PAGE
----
Somebody Should have Seen this Coming

Although I’m not a Twitter user I found this story interesting…

Apparently several Twitter applications are melting down since the count of tweets is exceeding the maximum number a 32-bit integer can hold. This would be 2,147,483,6471 in this case since the software writers were using signed integers.

For those of you who don’t know how computer programming works I’ll give a quick run down. An integer is a standard unit of storing integer numbers. On most platforms an integer is 32-bits in size. This means it can have a range of 0 to 4,294,967,295. In order to store negative numbers one bit must be used to indicate positive and negative. With the removal of this bit to store a value your range of storable numbers becomes −2,147,483,648 to 2,147,483,647.

There were two mistakes made here that I can see. The first one was using a signed integer. Since you never need to store a negative number of tweets there is no reason to waste that single bit to store whether a number is negative or positive, it’ll always be positive. The second issue, although understandable, is using a 32-bit integer. With the popularity of Twitter and number of tweets being made by each person every day it’s easy to see where more than 4,294,967,295 tweets will eventually be made. It would have been much smarter to use a 64-bit integer which unsigned gives a range of 0 to 18,446,744,073,709,551,615. Although not impossible it’s very unlikely there will ever be that many tweets before Twitter falls out of existence.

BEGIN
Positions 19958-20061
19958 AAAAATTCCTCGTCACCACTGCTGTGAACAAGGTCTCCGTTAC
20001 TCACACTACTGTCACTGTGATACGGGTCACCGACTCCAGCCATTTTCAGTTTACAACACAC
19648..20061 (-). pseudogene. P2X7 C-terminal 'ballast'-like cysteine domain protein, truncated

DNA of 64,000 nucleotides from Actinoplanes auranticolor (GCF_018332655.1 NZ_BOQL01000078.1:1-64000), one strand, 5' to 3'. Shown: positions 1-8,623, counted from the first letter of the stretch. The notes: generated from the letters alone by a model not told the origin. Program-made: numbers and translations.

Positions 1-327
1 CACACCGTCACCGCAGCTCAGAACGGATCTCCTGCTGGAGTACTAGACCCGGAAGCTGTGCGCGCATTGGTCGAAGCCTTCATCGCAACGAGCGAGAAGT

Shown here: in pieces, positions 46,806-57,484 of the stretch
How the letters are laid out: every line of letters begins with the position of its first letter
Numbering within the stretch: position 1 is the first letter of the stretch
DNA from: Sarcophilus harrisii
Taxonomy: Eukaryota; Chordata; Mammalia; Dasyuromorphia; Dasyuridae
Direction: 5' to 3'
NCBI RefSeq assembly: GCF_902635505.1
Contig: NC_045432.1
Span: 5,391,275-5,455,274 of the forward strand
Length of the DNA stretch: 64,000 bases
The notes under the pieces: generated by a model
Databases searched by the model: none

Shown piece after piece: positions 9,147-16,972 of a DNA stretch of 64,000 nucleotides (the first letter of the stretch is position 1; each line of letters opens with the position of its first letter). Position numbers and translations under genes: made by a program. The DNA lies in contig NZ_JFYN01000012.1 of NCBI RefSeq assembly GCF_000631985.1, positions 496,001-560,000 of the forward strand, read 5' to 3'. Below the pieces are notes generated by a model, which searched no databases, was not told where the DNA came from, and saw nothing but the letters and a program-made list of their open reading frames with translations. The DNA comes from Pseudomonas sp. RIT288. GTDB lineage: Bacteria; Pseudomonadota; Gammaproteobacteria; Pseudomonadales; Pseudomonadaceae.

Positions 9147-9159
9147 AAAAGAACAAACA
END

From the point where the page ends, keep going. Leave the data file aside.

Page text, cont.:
The first screw up was just poor planning, probably from an inexperienced programmer. The second mistake is understandable since most of the time when programming people simply use a basic integer type to store integer numbers.

But this story is a good example of what goes wrong when something isn’t fully planned out. I would imagine had more people been working on these applications somebody would have pointed this potential issue out. Always have an understanding on the possible maximum values your data may contain.